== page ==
A GRIEVING family is abandoning attempts to challenge a killer’s prison sentence.
Relatives of Jack Carter, who died from a single punch in Dewsbury last year, think his killer’s jail term is too lenient.
They wanted the Court of Appeal to look at the 21-month sentence handed down to Mohammed Nazakat Alam when he was convicted of manslaughter in January.
But the Attorney General has ruled the sentence should stand – meaning Alam could be freed on parole within months.
“He could be out before the first anniversary of Jack’s death,” said Mr Carter’s angry sister, Amanda Athey. “But that’s it now. There won’t be any more attempts.”
She said lodging the appeal had taken its toll on her parents, Jackie and Billy Carter, of Batley. “It was tough on them, They found it all very stressful,” said Mrs Athey. “We just have to live with it and get on with our lives.”
Mr Carter, 39, died after an incident in Thornhill Lees last August. Alam’s sentence was reduced by four months to take account of time served on remand and he could be paroled for good behaviour.
“He could be out in May or June after serving 11 months,” said Mrs Athey, also from Batley. “He will be walking the streets. We are shocked.”
The appeal was instigated by a member of Jack Carter’s extended family. But a review found no grounds for the appeal.
The Attorney General’s office said the case failed the test for ‘undue lenience’ and ruled that the sentence was within guidelines for a ‘one punch’ manslaughter.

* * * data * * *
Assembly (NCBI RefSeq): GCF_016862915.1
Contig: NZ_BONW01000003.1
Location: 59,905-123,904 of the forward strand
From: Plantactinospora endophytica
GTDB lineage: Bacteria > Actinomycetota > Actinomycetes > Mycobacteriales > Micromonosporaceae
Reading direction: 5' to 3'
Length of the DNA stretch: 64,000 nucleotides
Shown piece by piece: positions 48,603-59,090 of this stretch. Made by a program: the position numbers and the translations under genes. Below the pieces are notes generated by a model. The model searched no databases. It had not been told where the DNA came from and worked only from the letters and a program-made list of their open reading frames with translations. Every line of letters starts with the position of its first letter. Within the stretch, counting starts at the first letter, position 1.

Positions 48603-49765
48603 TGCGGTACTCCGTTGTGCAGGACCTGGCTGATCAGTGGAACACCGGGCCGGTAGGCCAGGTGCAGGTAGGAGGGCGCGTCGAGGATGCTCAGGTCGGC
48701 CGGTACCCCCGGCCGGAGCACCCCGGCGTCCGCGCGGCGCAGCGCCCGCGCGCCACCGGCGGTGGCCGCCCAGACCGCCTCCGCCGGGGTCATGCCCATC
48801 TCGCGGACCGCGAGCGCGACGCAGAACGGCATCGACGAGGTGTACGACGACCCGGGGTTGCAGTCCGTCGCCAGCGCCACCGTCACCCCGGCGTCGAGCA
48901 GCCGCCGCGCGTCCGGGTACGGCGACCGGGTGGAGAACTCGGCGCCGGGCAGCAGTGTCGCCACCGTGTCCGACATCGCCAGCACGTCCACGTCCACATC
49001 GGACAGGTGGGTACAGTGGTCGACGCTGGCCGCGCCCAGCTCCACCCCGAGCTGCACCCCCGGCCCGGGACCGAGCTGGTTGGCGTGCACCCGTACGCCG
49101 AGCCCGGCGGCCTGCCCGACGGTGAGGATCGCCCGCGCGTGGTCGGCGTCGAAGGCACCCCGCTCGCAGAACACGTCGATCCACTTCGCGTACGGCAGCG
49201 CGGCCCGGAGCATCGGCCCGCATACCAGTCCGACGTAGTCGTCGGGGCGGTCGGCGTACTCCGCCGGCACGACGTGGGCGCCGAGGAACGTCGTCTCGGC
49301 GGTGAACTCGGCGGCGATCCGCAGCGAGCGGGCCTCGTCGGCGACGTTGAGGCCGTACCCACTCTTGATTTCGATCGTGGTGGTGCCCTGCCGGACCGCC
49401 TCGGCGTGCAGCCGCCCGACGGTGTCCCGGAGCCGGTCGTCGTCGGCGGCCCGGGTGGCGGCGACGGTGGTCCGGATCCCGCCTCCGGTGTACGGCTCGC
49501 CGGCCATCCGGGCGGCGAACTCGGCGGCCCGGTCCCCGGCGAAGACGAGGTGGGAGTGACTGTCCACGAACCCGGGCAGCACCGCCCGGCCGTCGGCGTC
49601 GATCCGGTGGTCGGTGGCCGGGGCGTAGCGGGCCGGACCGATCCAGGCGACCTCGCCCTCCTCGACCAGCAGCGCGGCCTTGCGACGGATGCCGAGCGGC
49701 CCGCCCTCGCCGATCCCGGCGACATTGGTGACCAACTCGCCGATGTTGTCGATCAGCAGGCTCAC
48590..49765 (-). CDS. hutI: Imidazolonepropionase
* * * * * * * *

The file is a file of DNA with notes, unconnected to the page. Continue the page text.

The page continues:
A spokesman said: “Alam threw a single punch which led to tragic consequences. The sentence reflected the role played by Alam.
“The judge approached the sentencing with care. Decisions are only taken after careful consideration of the facts and relevant law and guidelines.”
Mrs Athey said: “It is appalling. Because of this one-punch law. You don’t go around punching people. You don’t do it.”
Co-accused with Alam, 25, of Beckett Lane, Dewsbury Moor was Nisar Shah, 40, formerly of Victoria Road, Thornhill Lees.
He got a six-month sentence, suspended for two years and 120 hours unpaid work for assault causing actual bodily harm.
Mrs Athey paid tribute to police who helped them through the aftermath of the crime.
“I thank Hayley Pedley, our family liaison officer,” she said. “She was outstanding in the way she looked after us. I never got to thank her properly so I do that now.
“The care we received from all the officers involved was first class.”